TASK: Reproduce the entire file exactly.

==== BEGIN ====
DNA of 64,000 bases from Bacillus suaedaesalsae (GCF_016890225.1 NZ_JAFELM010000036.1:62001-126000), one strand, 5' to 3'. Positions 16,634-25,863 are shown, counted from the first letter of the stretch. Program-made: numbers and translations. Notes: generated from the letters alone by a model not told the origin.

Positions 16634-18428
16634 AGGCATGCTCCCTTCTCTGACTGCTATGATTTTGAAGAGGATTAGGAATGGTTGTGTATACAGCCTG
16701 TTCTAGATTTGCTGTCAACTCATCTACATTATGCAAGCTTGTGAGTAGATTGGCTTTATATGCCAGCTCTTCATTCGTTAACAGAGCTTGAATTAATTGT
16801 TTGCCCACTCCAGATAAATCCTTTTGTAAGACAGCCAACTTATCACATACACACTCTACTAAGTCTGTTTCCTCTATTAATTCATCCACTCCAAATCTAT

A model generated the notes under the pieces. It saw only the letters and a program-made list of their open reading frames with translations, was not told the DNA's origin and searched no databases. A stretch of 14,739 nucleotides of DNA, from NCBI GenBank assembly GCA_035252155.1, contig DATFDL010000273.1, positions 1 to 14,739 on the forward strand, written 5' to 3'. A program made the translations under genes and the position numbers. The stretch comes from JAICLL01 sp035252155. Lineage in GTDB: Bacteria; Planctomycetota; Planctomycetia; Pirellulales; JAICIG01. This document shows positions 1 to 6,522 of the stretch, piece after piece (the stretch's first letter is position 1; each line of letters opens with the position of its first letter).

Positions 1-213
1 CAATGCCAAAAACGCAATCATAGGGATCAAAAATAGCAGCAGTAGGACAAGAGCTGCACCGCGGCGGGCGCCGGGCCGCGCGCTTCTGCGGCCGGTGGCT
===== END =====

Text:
DNA of 64,000 bases from Bacillus suaedaesalsae (GCF_016890225.1 NZ_JAFELM010000036.1:62001-126000), one strand, 5' to 3'. Positions 16,634-25,863 are shown, counted from the first letter of the stretch. Program-made: numbers and translations. Notes: generated from the letters alone by a model not told the origin.

Positions 16634-18428
16634 AGGCATGCTCCCTTCTCTGACTGCTATGATTTTGAAGAGGATTAGGAATGGTTGTGTATACAGCCTG
16701 TTCTAGATTTGCTGTCAACTCATCTACATTATGCAAGCTTGTGAGTAGATTGGCTTTATATGCCAGCTCTTCATTCGTTAACAGAGCTTGAATTAATTGT
16801 TTGCCCACTCCAGATAAATCCTTTTGTAAGACAGCCAACTTATCACATACACACTCTACTAAGTCTGTTTCCTCTATTAATTCATCCACTCCAAATCTAT

A model generated the notes under the pieces. It saw only the letters and a program-made list of their open reading frames with translations, was not told the DNA's origin and searched no databases. A stretch of 14,739 nucleotides of DNA, from NCBI GenBank assembly GCA_035252155.1, contig DATFDL010000273.1, positions 1 to 14,739 on the forward strand, written 5' to 3'. A program made the translations under genes and the position numbers. The stretch comes from JAICLL01 sp035252155. Lineage in GTDB: Bacteria; Planctomycetota; Planctomycetia; Pirellulales; JAICIG01. This document shows positions 1 to 6,522 of the stretch, piece after piece (the stretch's first letter is position 1; each line of letters opens with the position of its first letter).

Positions 1-213
1 CAATGCCAAAAACGCAATCATAGGGATCAAAAATAGCAGCAGTAGGACAAGAGCTGCACCGCGGCGGGCGCCGGGCCGCGCGCTTCTGCGGCCGGTGGCT